Signature moment/style – CJ is the best example because he has both. As far as moment, I’d start with the buzzer beater to win the District 6AAA basketball title in 2020. And for style, pick from his herky-jerky, dead-leg running style or ferocious hits on the gridiron.

Making Warren County proud – CJ has been the poster boy for Warren County the last 18 months. I’ve seen parents bring him their babies to take pictures, kids ask him for autographs and events have him as a guest speaker.

2. Caleb Northcutt

Between players and coaches, there is probably no sport more represented in the Hall of Fame than football. It’s the most popular game in town (even if baseball has a strong argument for years). If you’ve starred at Nunley Stadium, there’s just a good chance you’re going to have your name called by the Hall of Fame.

That’s why I have Northcutt this high, despite some holes in his resume. He was a great, great football player. He has the numbers to prove it too.

Northcutt is always going to be the answer to the trivia question Pioneer fans get wrong for the next 40 years. Most will assume the top rushers in Warren County history are Jeff Womack and CJ Taylor, but Northcutt’s name is nestled right in between those legends.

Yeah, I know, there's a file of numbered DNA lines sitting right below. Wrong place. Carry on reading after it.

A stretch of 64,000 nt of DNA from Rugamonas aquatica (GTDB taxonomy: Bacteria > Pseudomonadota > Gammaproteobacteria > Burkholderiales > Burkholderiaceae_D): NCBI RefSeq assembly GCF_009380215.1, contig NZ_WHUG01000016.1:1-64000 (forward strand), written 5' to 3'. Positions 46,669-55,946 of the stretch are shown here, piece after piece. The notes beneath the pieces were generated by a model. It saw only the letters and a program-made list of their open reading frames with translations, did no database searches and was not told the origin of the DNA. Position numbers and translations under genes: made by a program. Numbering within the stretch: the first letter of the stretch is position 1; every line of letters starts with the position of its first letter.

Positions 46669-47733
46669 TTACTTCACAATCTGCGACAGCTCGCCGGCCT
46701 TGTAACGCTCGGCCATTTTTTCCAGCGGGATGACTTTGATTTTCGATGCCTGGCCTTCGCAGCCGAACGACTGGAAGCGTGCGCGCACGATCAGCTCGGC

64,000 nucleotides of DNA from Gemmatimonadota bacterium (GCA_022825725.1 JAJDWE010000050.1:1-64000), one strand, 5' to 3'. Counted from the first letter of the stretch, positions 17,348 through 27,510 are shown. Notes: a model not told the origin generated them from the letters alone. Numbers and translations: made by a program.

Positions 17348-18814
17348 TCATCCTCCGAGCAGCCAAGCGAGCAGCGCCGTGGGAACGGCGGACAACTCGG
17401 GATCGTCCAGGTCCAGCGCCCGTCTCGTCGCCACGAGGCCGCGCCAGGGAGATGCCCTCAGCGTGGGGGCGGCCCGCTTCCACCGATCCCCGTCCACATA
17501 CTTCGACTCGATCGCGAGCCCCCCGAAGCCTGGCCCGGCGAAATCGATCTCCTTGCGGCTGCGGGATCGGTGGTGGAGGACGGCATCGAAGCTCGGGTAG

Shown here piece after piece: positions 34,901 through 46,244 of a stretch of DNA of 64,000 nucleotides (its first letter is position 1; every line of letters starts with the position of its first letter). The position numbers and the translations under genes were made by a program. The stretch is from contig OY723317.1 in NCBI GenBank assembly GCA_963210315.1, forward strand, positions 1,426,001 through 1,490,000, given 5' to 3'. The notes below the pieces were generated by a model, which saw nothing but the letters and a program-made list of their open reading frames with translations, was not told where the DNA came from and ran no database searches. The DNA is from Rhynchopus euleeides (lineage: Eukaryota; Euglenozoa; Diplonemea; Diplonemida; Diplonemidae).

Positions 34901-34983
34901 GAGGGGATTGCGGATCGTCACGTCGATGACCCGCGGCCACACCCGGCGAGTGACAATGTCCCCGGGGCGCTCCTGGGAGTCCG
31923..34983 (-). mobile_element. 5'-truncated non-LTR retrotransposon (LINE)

Right behind that trio are two people who are being honored this year: Curtis and Harold Lusk. So, the categories:

Personal Success – Northcutt rushed for 3,029 yards, making him just one of three Pioneers to do it (Womack – 6,450 yards, Taylor - 3,000 yards). He was all-region multiple years in football as well. If you want to take it a step further, he also decided to play baseball as a senior and was named all-district.

Team success – This is where Northcutt is lacking. While he played during the Madewell years that were better than the two decades before (and the decade after), those teams never were able to be more than 5-5.